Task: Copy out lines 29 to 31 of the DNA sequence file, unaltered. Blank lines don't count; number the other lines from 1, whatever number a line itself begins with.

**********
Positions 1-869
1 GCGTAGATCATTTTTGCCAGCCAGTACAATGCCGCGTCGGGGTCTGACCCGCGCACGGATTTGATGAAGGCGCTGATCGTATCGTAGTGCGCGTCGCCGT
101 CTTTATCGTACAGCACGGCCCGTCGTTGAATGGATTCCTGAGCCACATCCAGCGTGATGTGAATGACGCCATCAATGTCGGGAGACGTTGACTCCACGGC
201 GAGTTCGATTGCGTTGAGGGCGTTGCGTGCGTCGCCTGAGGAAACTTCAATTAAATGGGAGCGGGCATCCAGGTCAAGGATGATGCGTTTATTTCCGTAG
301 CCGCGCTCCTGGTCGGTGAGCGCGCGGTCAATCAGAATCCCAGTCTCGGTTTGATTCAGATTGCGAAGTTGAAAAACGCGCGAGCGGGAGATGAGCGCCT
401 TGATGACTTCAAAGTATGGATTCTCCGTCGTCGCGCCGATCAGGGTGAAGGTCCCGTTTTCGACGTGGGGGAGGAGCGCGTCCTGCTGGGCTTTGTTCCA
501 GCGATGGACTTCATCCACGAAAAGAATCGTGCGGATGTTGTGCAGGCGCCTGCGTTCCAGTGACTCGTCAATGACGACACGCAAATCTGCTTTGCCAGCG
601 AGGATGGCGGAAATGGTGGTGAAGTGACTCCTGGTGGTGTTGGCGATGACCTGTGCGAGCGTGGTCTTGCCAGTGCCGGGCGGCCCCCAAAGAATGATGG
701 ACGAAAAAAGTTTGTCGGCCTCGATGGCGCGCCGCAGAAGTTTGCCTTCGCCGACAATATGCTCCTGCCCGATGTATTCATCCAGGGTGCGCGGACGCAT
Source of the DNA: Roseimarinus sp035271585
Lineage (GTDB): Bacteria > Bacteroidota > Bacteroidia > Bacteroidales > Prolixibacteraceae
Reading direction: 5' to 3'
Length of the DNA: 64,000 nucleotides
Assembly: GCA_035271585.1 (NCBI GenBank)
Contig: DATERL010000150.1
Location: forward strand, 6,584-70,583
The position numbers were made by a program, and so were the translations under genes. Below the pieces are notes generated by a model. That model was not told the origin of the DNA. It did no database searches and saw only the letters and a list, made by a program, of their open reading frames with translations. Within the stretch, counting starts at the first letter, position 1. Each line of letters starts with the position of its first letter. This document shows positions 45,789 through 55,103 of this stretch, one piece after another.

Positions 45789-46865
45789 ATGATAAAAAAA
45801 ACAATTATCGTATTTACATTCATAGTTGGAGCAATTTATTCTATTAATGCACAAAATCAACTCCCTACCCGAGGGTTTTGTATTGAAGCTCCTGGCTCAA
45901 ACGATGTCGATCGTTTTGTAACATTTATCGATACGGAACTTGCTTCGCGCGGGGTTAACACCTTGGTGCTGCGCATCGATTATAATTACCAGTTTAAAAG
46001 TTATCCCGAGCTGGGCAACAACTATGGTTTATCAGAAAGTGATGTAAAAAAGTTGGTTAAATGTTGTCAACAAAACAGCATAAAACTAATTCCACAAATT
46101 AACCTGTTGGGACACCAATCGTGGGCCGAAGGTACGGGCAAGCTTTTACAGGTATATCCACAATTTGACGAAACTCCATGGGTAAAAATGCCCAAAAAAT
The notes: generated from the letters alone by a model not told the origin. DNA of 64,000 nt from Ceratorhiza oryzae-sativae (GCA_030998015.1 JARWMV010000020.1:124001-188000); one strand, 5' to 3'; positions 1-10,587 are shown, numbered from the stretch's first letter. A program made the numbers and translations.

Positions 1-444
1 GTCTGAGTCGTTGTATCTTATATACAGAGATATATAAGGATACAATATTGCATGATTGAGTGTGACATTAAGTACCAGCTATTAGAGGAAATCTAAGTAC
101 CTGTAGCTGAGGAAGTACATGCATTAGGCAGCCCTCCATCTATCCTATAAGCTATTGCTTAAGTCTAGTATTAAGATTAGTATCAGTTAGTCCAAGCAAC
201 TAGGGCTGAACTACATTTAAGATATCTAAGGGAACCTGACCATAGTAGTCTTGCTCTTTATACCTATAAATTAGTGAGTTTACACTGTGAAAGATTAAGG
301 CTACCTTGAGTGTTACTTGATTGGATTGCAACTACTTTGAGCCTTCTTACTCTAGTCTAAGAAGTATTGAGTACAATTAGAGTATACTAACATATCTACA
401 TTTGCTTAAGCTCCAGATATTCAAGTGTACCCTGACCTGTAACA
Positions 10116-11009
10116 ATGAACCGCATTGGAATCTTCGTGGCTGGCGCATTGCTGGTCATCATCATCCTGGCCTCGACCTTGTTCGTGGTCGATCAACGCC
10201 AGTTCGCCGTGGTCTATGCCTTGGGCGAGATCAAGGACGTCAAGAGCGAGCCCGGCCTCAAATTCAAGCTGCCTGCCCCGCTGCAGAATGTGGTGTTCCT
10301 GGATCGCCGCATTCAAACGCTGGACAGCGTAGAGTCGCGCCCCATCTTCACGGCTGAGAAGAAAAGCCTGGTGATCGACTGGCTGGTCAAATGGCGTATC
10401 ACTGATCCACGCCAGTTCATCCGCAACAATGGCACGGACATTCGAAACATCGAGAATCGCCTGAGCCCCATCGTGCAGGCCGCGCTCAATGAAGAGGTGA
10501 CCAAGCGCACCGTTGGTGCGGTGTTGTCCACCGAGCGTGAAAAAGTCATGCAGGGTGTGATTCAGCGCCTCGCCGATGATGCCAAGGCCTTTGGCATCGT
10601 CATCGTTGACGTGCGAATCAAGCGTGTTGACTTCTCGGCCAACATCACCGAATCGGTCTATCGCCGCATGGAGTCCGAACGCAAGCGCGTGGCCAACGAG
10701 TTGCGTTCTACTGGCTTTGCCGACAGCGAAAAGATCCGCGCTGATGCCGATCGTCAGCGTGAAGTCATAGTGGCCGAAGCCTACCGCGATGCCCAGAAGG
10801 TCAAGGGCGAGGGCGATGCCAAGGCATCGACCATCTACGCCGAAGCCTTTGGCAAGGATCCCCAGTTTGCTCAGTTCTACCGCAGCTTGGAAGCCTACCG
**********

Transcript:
301 CTACCTTGAGTGTTACTTGATTGGATTGCAACTACTTTGAGCCTTCTTACTCTAGTCTAAGAAGTATTGAGTACAATTAGAGTATACTAACATATCTACA
401 TTTGCTTAAGCTCCAGATATTCAAGTGTACCCTGACCTGTAACA
Positions 10116-11009